I’ve often commented how the town I grew up in had never felt truly like home to me. Don’t misunderstand, I feel a connection there, and I feel grateful for the foundation given to me, but in the essence of what others explain “home” to be, it never felt that for me. That is why it was a consistent question on my mind, that I toyed with: Was I missing out on having a “home” connection?
The reasons for the disconnect: As an adult I recognize that it stemmed from the disconnect with my mother. As she pulled inward and away from active involvement in my life. My father was a distant figment, a shadow outline of something that until I was 23, was not colored in with anything of substance. My dad whom my mother married and who was a beautiful loving father figure, yet with the ever present disconnect of my mother, his love couldn’t ground me in that land.
As she pulled inward and away from active involvement in my life I felt less nurtured and distant in relation to my “home” town. Of course at 18, I moved to Lafayette and across the following 14 year, I became “me,” the real solid me.
The transition and building of “me” over those years was a beautiful odyssey, honestly, full of its challenges and beautiful connects just like those that Odysseus faced in the classic epic poem. But this Odyssey (internal and external) took place within Lafayette, primarily, with some trips to other places while living there. But mostly within the Lafayette community and all the people I CONNECTED with, and the experiences born from these connections.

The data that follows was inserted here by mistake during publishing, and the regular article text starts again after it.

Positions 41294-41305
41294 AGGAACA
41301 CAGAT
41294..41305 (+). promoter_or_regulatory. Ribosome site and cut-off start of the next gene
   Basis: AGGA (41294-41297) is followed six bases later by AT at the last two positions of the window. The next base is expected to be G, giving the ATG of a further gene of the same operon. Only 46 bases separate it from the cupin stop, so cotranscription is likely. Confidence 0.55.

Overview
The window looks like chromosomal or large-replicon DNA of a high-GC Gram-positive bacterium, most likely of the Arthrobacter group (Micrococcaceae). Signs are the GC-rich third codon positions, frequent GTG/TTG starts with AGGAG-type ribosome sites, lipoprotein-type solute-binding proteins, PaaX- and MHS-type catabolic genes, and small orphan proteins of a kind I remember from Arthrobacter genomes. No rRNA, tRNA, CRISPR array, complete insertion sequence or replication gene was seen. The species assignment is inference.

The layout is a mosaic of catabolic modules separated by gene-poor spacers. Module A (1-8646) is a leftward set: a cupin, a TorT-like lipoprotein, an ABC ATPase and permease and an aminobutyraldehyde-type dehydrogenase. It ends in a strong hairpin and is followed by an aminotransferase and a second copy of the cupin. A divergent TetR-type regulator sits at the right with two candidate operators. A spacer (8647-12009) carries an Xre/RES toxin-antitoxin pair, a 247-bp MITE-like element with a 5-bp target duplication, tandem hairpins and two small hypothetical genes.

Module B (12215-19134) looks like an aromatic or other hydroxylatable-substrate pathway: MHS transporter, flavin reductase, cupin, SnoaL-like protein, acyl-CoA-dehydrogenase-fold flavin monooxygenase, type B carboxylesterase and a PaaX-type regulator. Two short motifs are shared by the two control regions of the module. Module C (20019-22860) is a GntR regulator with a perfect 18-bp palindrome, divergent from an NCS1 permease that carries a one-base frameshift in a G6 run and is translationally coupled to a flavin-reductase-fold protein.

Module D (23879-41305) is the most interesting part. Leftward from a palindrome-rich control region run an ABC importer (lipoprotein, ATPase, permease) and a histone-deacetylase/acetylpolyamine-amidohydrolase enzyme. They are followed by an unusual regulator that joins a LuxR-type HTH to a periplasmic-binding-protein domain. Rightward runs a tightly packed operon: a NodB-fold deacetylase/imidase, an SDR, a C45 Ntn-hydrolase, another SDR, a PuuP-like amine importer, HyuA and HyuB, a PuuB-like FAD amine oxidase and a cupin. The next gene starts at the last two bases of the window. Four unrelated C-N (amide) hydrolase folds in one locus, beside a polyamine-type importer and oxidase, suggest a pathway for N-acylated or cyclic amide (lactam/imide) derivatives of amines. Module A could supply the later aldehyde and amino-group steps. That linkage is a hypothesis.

It wasn’t until I moved to New Orleans in June 2013 and then returned to visit in November 2013 for Thanksgiving that I realized,
Lafayette had become that hometown for me. It was now the roots I had always wanted as a child. This interesting little safe haven of culture and close knit community had raised me from the girl I was to the woman I am. All the skills and support I would need to enter the marathon portion of my life’s mission were shaped during my years in Lafayette.
While I adore my blood family, and I know they will always be present and proud of all that I have, am and will accomplish, it has been my Lafayette family who nursed my wounds, wiped my tears, cheered my achievements, and encouraged me to continue onward.
My blood family gave me my foundation of respect, compassion, and work ethic, among other things. My Lafayette family gave me direction, criticism when needed, collaboration, some challenged my resolve, and some connected with me as brothers, sisters, and aunts and uncles.
It was and continues to be an unfortunate circumstance that the conflicts within my mother’s spirit have created a distance between me and my literal hometown.
But I thank God that I have found “home” for me.
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I am thankful beyond measure for the challenges I’ve faced, and I finally understand why people say they wouldn’t change anything in their past because this amazing present and even more broadly influential future shich is so near would not have happened without all that has shaped me.
I thank God for every lesson. I now see the reason. The impact on the world that God assigned to me required that “boot camp” and training and beautiful “work” experience and I am so ready for the next portion of this mission.
❤ ❤ ❤ , Air